This article was published in paid partnership with Siemens. Siemens is only paying for my time, not for my opinions.
Six months on, the coronavirus pandemic is still raging. As companies look for technologies to alleviate the impact, one frontrunner has proven Artificial Intelligence (AI).
Before the pandemic, the debate was raging over the impact of artificial intelligence (AI) and automation on humans’ jobs, but during this difficult time, the technologies are supporting humanity in conquering the deadly virus. From identifying infection hotspots to facilitating diagnosis, research or keeping workers safe, AI and automation play a central role in tackling the pandemic.
AI and automation’s role in the Containment of Covid-19 Pandemic
To improve COVID-19 therapy, we need more data. As the virus continues to spread, more and more cases must be read, annotated, and prioritized by the radiologists. An AI-powered analysis of radiological images has the potential to reduce this growing burden on radiologists, speed up their reading time and accuracy. That is why Siemens partnered with a few universities and frontline hospitals to develop a new algorithm to support the fight against the COVID-19 pandemic. The algorithm is designed to identify and quantify abnormal tomographic patterns in the lungs automatically.
To slow down the virus’s spreading and contain it, China uses drones to share information on loudspeakers, carrying signs with QR codes (for no-contact registration purposes), spraying disinfectant, and delivering packages, and taking people’s temperatures. Infrared thermal imaging has proven to be more accurate than human-conducted readings, and it also helps better contain the virus.
A few hospitals across Beijing, Zhejiang, Guangdong, Hubei, and Hunan use zero-contact distribution server robots. Medical staff place items on robots, robots go to patients’ doors, and patients receive items contact-free. After completing a route, robots automatically return to the nurse’s station, where they are disinfected and continue delivery. Robots don’t take human jobs; they are working together with humans.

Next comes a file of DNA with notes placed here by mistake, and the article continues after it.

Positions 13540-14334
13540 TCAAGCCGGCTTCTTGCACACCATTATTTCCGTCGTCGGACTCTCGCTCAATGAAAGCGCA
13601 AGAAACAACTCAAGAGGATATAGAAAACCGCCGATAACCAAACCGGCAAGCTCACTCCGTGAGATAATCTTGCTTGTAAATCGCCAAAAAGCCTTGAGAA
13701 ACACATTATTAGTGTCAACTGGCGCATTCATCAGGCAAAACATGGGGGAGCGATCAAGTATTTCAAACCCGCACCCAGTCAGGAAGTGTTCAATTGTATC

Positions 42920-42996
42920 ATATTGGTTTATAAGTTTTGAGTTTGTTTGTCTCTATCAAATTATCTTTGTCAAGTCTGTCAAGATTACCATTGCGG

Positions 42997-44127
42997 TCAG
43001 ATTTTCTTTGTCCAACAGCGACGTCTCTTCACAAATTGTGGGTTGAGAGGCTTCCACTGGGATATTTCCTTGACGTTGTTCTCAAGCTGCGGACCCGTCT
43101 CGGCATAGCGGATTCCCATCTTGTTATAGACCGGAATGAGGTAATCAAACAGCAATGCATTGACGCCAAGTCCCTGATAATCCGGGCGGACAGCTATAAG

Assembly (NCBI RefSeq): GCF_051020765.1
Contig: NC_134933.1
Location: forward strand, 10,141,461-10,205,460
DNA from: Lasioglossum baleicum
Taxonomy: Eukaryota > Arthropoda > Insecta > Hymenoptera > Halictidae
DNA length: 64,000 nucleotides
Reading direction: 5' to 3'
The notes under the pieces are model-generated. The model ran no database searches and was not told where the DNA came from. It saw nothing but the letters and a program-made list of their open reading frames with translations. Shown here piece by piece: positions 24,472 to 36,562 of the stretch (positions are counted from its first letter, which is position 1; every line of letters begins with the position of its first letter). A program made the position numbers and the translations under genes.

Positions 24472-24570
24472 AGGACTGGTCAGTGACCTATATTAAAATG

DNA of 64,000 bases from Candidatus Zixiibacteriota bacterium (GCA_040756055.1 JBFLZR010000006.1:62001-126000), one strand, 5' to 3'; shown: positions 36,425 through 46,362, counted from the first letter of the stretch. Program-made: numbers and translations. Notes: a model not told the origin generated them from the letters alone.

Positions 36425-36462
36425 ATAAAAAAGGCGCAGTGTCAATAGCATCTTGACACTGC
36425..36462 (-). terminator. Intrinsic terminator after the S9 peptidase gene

AI helps utilities to adapt to electricity demands
AI has been used in the last few months by a few utility companies to address fluctuations in energy usage resulting from COVID-19.
Innowatts, a startup focused on energy monitoring and management, ingests data from over 34 million smart energy meters across 21 million customers in more than 13 regional energy markets. Simultaneously, its machine learning algorithms analyze the data to forecast short- and long-term loads, variances, weather sensitivity, etc. All the data and forecasting models help utilities to make better decisions and make real-time changes.
Autogrid, another company that uses AI, makes 10 million predictions every 10 minutes and optimizes over 50 megawatts of power, enough to supply an average suburb.
AI and machine learning isn’t a silver bullet for the power grid, but it helps to prevent the worst of the Covid-19’s effects by enabling companies to better adjust to shifted daily and weekly power load profiles.
The “new normal” in the manufacturing industry
Manufacturers have to reduce human density in factories to comply with social distancing rules. Siemens has developed a unique workplace distancing solution that helps manufacturers to simulate and manage employee exposure risks. With SIMATIC Real-Time Locating Systems (RTLS), companies can measure distances between workers and create a log of all movements and interactions.
Humans and robots have strengths and weaknesses, which is why a human-in-the-loop model makes sense for manufacturers embracing automation in the new era. Veo Roboticsis, through its Veo FreeMove system will help soon manufacturers coordinate robots and humans’ best attributes. In the context of the Covid-19 era, it means that instead of having two humans working closely together in a work cell, you will have a human and a robot working together.
AI and automation definitely have an impact on how companies and processes will evolve in the near future and will give an advantage to those who leverage technology. The question is, how prepared are manufacturers to adjust and how open they are to invest in AI & automation, taking into account the economic uncertainty created by Covid-19?
AI should not be viewed as a threat, rather as an opportunity. Covid-19 accelerated the rate of adoption of AI and soon AI will be much like electricity, present in every industry, yet few ponder to acknowledge its existence.